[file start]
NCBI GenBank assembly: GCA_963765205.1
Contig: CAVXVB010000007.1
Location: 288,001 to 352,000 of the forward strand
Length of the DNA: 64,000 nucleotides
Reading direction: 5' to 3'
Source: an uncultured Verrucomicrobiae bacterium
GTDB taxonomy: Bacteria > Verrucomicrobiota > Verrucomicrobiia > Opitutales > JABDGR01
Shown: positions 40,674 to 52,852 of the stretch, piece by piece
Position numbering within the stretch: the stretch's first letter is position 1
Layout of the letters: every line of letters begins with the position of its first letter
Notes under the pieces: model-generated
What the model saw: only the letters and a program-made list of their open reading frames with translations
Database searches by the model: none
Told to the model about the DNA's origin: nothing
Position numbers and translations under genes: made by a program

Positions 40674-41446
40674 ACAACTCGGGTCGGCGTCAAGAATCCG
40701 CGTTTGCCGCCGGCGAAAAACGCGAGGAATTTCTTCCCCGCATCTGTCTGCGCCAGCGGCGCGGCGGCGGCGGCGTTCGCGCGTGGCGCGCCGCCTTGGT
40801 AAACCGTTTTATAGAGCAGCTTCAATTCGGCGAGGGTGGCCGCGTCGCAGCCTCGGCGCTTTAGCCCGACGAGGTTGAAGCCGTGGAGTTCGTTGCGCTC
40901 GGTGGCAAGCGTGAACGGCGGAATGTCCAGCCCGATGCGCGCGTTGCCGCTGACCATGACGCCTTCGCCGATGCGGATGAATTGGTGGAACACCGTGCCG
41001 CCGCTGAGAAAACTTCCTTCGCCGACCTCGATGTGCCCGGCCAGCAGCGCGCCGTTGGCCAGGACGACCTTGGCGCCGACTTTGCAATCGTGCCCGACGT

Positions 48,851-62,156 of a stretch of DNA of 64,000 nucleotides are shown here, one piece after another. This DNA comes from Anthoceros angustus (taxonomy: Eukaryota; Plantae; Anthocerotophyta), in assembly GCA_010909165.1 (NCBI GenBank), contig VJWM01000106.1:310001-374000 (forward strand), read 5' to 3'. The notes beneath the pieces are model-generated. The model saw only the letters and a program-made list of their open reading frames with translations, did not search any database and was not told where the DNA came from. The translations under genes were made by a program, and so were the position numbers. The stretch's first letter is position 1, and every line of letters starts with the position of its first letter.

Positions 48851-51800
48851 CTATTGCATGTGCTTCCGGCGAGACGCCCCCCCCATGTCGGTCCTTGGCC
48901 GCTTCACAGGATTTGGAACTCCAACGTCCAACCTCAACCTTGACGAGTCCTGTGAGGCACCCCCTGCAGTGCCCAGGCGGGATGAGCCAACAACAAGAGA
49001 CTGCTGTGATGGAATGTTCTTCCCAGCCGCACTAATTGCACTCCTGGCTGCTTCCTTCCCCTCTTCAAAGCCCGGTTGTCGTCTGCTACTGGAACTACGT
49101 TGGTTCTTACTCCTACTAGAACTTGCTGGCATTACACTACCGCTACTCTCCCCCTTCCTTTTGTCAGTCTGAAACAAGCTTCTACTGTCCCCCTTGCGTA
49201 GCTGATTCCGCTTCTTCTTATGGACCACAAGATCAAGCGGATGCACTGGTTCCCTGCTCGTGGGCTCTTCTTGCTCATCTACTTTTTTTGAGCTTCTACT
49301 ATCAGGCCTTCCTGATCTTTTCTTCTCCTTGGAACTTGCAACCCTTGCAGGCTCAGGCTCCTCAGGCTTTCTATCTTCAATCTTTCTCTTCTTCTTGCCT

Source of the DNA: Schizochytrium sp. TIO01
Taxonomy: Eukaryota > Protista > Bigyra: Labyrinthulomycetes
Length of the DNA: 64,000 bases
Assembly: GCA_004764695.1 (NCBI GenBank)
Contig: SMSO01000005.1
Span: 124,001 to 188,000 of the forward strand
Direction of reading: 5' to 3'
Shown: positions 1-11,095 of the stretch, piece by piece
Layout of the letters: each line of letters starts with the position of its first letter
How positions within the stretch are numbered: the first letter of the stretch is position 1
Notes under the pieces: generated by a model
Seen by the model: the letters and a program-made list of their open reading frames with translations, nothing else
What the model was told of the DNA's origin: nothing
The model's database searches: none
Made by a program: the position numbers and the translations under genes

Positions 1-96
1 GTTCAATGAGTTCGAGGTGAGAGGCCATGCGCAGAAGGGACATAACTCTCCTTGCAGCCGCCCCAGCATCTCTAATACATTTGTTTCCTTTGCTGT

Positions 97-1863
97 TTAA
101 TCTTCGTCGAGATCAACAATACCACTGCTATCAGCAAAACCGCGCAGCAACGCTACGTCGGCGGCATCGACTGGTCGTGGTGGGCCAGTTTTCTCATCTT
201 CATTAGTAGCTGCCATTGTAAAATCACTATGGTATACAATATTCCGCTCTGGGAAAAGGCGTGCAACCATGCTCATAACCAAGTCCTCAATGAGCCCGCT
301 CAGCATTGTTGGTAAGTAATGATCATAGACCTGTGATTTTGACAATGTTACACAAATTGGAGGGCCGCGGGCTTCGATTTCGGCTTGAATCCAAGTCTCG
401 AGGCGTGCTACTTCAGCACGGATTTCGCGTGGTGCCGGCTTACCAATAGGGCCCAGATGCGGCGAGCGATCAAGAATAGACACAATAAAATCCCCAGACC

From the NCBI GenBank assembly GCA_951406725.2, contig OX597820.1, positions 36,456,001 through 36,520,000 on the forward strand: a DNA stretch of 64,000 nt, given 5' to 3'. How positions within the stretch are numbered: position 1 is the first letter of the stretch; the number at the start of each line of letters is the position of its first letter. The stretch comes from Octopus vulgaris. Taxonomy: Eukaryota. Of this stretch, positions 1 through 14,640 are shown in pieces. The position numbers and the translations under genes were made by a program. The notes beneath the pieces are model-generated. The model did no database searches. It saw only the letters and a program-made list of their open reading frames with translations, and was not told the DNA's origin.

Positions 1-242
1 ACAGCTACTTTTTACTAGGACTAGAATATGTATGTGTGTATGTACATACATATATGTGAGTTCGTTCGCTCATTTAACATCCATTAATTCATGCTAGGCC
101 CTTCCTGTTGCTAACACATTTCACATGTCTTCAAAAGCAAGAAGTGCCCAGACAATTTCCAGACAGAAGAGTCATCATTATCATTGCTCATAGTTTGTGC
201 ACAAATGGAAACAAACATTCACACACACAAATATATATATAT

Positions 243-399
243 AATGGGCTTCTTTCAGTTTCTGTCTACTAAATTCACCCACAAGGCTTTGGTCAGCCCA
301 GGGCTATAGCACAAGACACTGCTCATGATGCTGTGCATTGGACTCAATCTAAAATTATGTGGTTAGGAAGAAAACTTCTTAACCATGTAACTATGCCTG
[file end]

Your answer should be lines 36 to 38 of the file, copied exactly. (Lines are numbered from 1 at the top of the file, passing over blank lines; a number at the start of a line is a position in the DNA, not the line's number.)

Direction of reading: 5' to 3'
Shown: positions 1-11,095 of the stretch, piece by piece
Layout of the letters: each line of letters starts with the position of its first letter